With all the talk about the debt ceiling I have found it intriguing that the Republicans keep submitting new budgets. The question is why? Does this mean that each proposal is better than the previous ones - or worse? By keep submitting proposals it gives me the impression that they are grasping at straws. Again the question is why? Since spending legislation is initiated in the House, then it seems to me that they have done their job. That the majority leader in the Senate refuses to bring the legislation to the floor, not allowing debate or a vote should not cause the House Republicans to write another piece of legislation, in essence negotiating with themselves. I have also have not heard anything about democrats in the house participating in the crafting of the bills. Surely there are blue dogs that would be willing. This reminds me of when the republicans were complaining about being excluded from crafting the hallmarks of the previous congress: health care, Dodd-Frank, and the stimulus. At least extend the invitation to the dems and then it might be more difficult for the senate to ignore the bills. If the senate will not consider the house bills, then I wonder how will the legislation get introduced? I guess a house democrat will introduce it. Then do the house republicans refuse to let it get to the floor? Also there are those who keep carping that the president does not have a plan. That is no surprise. This president has never been the source of any of the legislative initiatives during his administration. He has adopted bills introduced in the congress as his own and then pushed them on the public with speech after speech after speech. At least in this case, he does not want to state a position on spending cuts because he is looking to the next election. He feels that any words about cuts in entitlements will come back to bite him - although he did allow a $500 billion cut in medicare to make the math work on Obamacare. Remember that spending legislation starts in the house not in the Oval Office so for once, the president is not at fault on this one. Lastly, all this mess could have been avoided had the president demonstrated any political acumen. He could have easily adopted all the Simpson-Bowles recommendations.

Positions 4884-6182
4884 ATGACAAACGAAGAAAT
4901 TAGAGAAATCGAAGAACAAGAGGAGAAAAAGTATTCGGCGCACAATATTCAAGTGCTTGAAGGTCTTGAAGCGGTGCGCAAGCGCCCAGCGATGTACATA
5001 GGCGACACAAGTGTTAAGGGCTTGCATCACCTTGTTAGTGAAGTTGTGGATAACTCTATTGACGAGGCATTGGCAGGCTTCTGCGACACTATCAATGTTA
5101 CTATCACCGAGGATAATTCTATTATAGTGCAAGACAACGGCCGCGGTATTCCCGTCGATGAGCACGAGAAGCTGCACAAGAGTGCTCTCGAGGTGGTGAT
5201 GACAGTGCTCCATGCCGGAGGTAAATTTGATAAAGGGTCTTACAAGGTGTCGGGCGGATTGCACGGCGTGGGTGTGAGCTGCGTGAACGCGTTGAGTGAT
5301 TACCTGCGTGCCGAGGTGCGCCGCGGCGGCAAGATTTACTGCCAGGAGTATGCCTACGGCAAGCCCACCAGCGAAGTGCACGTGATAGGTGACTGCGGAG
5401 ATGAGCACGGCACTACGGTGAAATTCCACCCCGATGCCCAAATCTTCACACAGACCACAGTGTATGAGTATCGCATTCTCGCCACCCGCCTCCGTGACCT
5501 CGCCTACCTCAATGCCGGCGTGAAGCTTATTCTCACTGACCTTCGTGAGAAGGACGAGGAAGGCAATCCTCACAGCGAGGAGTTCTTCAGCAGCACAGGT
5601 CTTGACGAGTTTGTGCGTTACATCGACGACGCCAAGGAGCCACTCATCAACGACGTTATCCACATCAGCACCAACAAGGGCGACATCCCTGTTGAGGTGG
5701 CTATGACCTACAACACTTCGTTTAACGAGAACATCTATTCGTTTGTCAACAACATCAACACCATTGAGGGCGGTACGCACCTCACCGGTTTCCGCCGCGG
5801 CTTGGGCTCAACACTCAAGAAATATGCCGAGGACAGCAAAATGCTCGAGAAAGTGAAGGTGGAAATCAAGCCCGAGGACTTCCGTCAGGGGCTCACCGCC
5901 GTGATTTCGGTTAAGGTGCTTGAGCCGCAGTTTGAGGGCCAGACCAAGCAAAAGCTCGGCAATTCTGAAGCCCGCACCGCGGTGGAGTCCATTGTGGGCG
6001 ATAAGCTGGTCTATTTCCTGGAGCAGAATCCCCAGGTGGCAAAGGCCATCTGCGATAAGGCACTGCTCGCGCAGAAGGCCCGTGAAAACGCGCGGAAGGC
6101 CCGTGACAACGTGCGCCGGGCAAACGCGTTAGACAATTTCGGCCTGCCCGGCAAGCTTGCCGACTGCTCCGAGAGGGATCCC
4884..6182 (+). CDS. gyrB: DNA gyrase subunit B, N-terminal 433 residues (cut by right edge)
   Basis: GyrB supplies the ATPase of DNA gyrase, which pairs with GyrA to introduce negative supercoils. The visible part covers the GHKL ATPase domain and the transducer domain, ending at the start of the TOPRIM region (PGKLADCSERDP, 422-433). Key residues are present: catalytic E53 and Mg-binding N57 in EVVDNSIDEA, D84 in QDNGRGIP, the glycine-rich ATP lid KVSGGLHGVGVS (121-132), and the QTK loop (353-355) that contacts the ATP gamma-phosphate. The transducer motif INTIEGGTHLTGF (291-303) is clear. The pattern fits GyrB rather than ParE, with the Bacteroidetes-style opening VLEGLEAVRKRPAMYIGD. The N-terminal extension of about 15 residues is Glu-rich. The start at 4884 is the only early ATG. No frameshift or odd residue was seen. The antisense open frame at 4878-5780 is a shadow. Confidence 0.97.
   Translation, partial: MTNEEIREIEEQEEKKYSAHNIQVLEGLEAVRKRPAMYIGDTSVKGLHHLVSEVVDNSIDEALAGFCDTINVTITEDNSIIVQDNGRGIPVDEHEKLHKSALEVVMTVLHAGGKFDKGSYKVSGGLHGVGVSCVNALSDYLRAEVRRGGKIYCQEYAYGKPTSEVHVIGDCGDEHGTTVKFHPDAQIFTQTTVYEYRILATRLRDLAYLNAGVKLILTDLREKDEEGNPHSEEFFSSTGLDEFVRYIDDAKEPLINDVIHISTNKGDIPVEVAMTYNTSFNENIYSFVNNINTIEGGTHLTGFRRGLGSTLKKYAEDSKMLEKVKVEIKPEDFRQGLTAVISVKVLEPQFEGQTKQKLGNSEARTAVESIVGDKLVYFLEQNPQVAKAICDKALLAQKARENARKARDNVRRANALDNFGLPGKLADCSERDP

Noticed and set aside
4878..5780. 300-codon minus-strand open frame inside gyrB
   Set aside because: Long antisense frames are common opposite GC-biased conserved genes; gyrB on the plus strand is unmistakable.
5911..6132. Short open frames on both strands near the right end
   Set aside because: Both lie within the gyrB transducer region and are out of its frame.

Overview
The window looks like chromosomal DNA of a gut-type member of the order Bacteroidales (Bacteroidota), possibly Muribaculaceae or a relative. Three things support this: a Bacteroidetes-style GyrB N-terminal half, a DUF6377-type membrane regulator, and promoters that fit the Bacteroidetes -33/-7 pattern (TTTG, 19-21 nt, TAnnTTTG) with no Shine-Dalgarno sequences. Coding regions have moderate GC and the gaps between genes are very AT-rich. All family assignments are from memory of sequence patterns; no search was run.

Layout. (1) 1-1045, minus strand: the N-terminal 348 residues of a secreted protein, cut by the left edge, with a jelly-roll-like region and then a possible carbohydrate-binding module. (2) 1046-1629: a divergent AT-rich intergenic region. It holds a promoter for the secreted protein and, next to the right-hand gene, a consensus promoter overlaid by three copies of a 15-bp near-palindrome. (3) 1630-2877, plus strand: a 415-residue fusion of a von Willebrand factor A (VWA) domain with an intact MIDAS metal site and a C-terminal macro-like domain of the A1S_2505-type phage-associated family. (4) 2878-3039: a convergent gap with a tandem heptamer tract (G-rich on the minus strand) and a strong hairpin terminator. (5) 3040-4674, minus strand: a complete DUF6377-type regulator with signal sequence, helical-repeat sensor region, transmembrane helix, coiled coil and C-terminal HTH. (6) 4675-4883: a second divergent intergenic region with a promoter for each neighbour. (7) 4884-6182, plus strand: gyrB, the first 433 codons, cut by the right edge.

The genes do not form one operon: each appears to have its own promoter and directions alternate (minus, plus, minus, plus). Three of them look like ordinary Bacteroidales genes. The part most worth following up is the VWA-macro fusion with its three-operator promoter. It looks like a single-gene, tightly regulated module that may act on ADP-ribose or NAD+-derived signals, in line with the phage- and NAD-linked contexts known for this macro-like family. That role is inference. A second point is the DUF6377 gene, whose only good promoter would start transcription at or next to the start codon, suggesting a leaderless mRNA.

Harold A. Black is professor emeritus in the Department of Finance, University of Tennessee, Knoxville having retired after 24 years of service. He has served on the faculties of American University, Howard University, the University of North Carolina - Chapel Hill and the University of Florida. His government service includes the Office of the Comptroller of the Currency and as a Board Member of the National Credit Union Administration. He also has served on the boards of directors Home Savings of America and its parent company, H. F. Ahmanson & Co., Irwindale, California prior to its merger with Washington Mutual Savings Bank, on the board of New Century Financial Corporation, Irvine, California, then the nation’s largest real estate investment trust and as director and later chairman of the Nashville Branch of the Federal Reserve Bank of Atlanta. He writes an occasional article for the Knoxville News-Sentinel at http://www.knoxnews.com/staff/dr-harold-black/. His web page is haroldablackphd.com